When he burst onto the scene three seasons after his great pal Sachin Tendulkar, with whom he had once added a world-record 646 in a schools match, the sky appeared the limit for Vinod Kambli. Sadly, his fall from grace was as spectacular and sudden as the elevation to star status. Worked over by West Indian quicks and troubled by indiscipline and injury, he faded away to become Indian cricket's greatest regret of the modern era. No one knows how good he could have been, perhaps not even Kambli himself. Here, he talks to Cricinfo about the days when he was still king, and when his home crowd inspired him to his greatest height - 224 against England at the Wankhede in 1993.
My first double-hundred was really memorable for various reasons. Playing on my home ground, encouraged by the vociferous crowds, against a well-balanced England bowling side, I was enjoying every moment of my innings. Once England spared me early on in my knock - on 57, I stepped out to a flighted delivery from John Emburey and didn't connect properly, but Phil Defreitas at long-off failed to latch on to a simple chance - I didn't look back for a long time. Still being a raw player, there were many rush-of-blood moments.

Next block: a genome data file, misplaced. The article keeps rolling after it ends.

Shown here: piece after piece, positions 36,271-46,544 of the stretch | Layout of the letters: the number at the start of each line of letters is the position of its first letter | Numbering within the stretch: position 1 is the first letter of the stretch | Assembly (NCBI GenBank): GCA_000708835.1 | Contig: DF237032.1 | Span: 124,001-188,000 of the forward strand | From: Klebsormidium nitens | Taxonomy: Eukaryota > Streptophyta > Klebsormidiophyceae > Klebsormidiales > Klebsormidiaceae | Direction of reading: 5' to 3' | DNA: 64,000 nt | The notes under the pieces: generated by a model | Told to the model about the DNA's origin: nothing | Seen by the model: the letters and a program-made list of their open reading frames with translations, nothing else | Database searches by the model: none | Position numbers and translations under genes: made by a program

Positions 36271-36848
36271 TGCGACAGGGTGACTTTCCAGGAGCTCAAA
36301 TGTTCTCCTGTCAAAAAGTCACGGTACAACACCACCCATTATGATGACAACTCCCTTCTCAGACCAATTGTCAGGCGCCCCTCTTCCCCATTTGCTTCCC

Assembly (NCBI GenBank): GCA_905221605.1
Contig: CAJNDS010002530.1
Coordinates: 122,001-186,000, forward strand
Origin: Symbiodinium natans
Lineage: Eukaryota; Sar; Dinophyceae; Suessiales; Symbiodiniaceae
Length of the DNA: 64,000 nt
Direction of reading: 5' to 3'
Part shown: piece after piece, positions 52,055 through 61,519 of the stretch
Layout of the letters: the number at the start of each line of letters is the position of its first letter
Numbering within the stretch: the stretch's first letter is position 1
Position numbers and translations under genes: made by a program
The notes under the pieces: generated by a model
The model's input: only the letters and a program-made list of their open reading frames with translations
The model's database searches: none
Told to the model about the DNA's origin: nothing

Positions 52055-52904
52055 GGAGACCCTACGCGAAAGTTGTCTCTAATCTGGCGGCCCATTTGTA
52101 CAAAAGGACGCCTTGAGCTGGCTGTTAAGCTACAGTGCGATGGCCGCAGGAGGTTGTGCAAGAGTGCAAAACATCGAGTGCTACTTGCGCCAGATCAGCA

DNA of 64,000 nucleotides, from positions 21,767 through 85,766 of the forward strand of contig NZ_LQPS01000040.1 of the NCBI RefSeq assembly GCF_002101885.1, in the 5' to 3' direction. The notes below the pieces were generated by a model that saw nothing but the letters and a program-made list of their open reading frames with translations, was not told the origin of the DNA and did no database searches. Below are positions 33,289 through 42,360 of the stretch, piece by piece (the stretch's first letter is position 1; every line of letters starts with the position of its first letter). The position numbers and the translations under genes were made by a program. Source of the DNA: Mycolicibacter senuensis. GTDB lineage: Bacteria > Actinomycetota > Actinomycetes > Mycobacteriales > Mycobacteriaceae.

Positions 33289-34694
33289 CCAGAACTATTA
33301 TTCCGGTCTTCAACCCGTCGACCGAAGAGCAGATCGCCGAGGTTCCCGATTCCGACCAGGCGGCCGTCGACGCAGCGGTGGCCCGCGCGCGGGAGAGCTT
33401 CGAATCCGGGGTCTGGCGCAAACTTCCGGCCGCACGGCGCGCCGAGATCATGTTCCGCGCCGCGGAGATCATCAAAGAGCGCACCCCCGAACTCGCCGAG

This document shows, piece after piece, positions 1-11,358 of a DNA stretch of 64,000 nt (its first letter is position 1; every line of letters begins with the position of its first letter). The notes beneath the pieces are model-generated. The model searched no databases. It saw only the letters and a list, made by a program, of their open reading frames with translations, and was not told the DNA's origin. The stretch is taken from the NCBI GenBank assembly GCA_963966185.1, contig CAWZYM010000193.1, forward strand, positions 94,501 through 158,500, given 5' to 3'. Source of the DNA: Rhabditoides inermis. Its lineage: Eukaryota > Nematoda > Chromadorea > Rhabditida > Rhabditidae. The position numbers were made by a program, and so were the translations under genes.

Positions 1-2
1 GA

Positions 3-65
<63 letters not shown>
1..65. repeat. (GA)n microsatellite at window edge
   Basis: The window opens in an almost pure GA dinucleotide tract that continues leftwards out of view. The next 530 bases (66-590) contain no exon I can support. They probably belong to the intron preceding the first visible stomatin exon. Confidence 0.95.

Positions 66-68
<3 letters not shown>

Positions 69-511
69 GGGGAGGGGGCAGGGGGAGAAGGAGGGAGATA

Keith Fletcher, the England coach, was getting desperate at the partnerships that India were steadily building and was charging in and out of the dressing room and making patrols around the ropes, instructing his bowlers to bowl at a particular length and line. I had been observing him for a while and decided to take him on - every time the bowler would try the Fletcher-way, I would dispatch him to the ropes. The crowds would go manic and applaud every shot like I had scored a century. That would egg me on to play the next shot.
Amidst this excitement, it was a heady feeling to score my first hundred in my third Test. Later that evening Sunil Gavaskar came to me and offered words of caution: "You are shuffling too much across and exposing your leg stump which the England bowlers will try and attack, so mind that." Words of wisdom, and I would never forget them. I went on to complete my double-century and what a moment it was with the thousands in the ground chanting "Kambli, Kambli".
England seniors, Graham Gooch and Mike Gatting, whom I used to watch as a kid, came and patted me on the back, which sent a chill down my spine as these were some of the heroes I had seen so much and read about and one day wanted to emulate. I got out on 224, not knowing that I was so close to Gavaskar's 236, then the highest score by an Indian. And the man himself congratulated me on my feat and taking me aside, he took off his wristwatch to give to me as a gift. I have treasured that, and kept it safely till date.
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